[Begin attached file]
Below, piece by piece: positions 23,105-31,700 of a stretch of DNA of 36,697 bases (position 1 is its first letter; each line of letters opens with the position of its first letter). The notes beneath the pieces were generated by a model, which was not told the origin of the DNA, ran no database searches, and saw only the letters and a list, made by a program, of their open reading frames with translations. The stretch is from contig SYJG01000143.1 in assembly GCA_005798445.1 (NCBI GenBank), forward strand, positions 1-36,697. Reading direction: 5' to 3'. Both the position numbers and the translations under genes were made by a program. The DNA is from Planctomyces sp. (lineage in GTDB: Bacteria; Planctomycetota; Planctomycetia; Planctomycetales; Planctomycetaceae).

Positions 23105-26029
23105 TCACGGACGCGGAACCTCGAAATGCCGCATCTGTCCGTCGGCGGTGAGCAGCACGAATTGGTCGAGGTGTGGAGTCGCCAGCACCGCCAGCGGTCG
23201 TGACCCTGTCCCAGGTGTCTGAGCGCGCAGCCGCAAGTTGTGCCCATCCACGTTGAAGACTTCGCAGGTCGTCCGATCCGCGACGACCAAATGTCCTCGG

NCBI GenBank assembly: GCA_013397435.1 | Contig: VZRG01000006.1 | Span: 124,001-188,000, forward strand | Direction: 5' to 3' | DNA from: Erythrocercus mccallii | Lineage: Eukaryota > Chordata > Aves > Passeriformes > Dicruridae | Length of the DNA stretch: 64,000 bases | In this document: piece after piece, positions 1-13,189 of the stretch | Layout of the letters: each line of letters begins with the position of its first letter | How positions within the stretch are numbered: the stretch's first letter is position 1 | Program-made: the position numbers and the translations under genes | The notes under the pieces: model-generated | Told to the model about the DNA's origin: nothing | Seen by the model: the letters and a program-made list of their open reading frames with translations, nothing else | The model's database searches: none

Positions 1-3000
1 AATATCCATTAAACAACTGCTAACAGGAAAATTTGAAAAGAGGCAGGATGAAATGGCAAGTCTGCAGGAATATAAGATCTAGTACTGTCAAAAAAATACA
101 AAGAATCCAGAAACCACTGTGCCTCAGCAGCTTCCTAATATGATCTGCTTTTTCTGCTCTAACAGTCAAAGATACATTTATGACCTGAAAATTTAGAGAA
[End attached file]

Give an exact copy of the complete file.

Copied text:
Below, piece by piece: positions 23,105-31,700 of a stretch of DNA of 36,697 bases (position 1 is its first letter; each line of letters opens with the position of its first letter). The notes beneath the pieces were generated by a model, which was not told the origin of the DNA, ran no database searches, and saw only the letters and a list, made by a program, of their open reading frames with translations. The stretch is from contig SYJG01000143.1 in assembly GCA_005798445.1 (NCBI GenBank), forward strand, positions 1-36,697. Reading direction: 5' to 3'. Both the position numbers and the translations under genes were made by a program. The DNA is from Planctomyces sp. (lineage in GTDB: Bacteria; Planctomycetota; Planctomycetia; Planctomycetales; Planctomycetaceae).

Positions 23105-26029
23105 TCACGGACGCGGAACCTCGAAATGCCGCATCTGTCCGTCGGCGGTGAGCAGCACGAATTGGTCGAGGTGTGGAGTCGCCAGCACCGCCAGCGGTCG
23201 TGACCCTGTCCCAGGTGTCTGAGCGCGCAGCCGCAAGTTGTGCCCATCCACGTTGAAGACTTCGCAGGTCGTCCGATCCGCGACGACCAAATGTCCTCGG

NCBI GenBank assembly: GCA_013397435.1 | Contig: VZRG01000006.1 | Span: 124,001-188,000, forward strand | Direction: 5' to 3' | DNA from: Erythrocercus mccallii | Lineage: Eukaryota > Chordata > Aves > Passeriformes > Dicruridae | Length of the DNA stretch: 64,000 bases | In this document: piece after piece, positions 1-13,189 of the stretch | Layout of the letters: each line of letters begins with the position of its first letter | How positions within the stretch are numbered: the stretch's first letter is position 1 | Program-made: the position numbers and the translations under genes | The notes under the pieces: model-generated | Told to the model about the DNA's origin: nothing | Seen by the model: the letters and a program-made list of their open reading frames with translations, nothing else | The model's database searches: none

Positions 1-3000
1 AATATCCATTAAACAACTGCTAACAGGAAAATTTGAAAAGAGGCAGGATGAAATGGCAAGTCTGCAGGAATATAAGATCTAGTACTGTCAAAAAAATACA
101 AAGAATCCAGAAACCACTGTGCCTCAGCAGCTTCCTAATATGATCTGCTTTTTCTGCTCTAACAGTCAAAGATACATTTATGACCTGAAAATTTAGAGAA